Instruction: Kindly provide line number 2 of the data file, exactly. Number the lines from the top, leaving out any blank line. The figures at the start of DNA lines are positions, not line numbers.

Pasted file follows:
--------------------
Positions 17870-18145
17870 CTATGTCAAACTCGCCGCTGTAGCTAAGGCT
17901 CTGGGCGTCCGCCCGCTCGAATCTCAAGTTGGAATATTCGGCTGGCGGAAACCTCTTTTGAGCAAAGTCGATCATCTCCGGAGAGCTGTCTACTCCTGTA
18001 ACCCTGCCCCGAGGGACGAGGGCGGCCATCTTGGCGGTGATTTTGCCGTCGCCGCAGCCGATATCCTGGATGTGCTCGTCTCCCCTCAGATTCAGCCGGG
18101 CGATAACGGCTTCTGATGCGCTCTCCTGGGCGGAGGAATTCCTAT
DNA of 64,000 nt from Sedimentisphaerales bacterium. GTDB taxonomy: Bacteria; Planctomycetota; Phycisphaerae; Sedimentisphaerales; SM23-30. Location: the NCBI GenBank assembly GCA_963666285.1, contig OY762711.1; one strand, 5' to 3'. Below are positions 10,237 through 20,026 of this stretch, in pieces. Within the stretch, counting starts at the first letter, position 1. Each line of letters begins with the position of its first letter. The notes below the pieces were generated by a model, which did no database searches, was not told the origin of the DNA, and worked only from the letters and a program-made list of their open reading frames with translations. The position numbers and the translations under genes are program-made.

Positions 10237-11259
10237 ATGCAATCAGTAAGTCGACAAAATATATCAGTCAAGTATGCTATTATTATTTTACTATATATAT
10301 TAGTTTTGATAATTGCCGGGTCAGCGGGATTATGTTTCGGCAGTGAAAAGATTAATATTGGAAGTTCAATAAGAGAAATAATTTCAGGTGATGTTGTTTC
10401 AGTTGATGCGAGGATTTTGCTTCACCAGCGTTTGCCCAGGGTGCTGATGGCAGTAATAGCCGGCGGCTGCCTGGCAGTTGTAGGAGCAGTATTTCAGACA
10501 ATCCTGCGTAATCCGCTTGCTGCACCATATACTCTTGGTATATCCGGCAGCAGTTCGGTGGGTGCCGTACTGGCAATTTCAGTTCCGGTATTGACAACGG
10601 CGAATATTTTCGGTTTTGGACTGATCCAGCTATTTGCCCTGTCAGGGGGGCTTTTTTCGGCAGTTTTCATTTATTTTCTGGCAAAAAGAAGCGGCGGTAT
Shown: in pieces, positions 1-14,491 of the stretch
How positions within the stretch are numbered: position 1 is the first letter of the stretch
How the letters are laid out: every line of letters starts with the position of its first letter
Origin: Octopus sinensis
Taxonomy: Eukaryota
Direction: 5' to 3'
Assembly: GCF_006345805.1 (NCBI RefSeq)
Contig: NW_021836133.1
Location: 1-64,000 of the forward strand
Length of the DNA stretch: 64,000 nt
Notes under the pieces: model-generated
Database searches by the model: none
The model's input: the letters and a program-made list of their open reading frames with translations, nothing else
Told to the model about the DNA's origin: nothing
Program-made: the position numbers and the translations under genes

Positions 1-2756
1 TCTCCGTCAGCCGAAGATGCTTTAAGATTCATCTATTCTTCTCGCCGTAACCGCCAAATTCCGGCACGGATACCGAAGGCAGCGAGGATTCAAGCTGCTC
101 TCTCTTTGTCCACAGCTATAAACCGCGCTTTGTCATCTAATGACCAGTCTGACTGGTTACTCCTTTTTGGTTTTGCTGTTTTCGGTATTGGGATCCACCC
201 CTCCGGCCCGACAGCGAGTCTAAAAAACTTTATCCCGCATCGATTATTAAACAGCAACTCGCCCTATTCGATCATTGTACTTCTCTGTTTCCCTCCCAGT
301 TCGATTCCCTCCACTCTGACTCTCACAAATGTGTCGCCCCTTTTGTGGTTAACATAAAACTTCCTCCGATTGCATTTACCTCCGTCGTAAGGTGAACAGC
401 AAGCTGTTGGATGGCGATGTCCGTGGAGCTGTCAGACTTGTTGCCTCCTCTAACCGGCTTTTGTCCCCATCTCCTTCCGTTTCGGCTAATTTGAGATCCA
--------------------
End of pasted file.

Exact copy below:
17870 CTATGTCAAACTCGCCGCTGTAGCTAAGGCT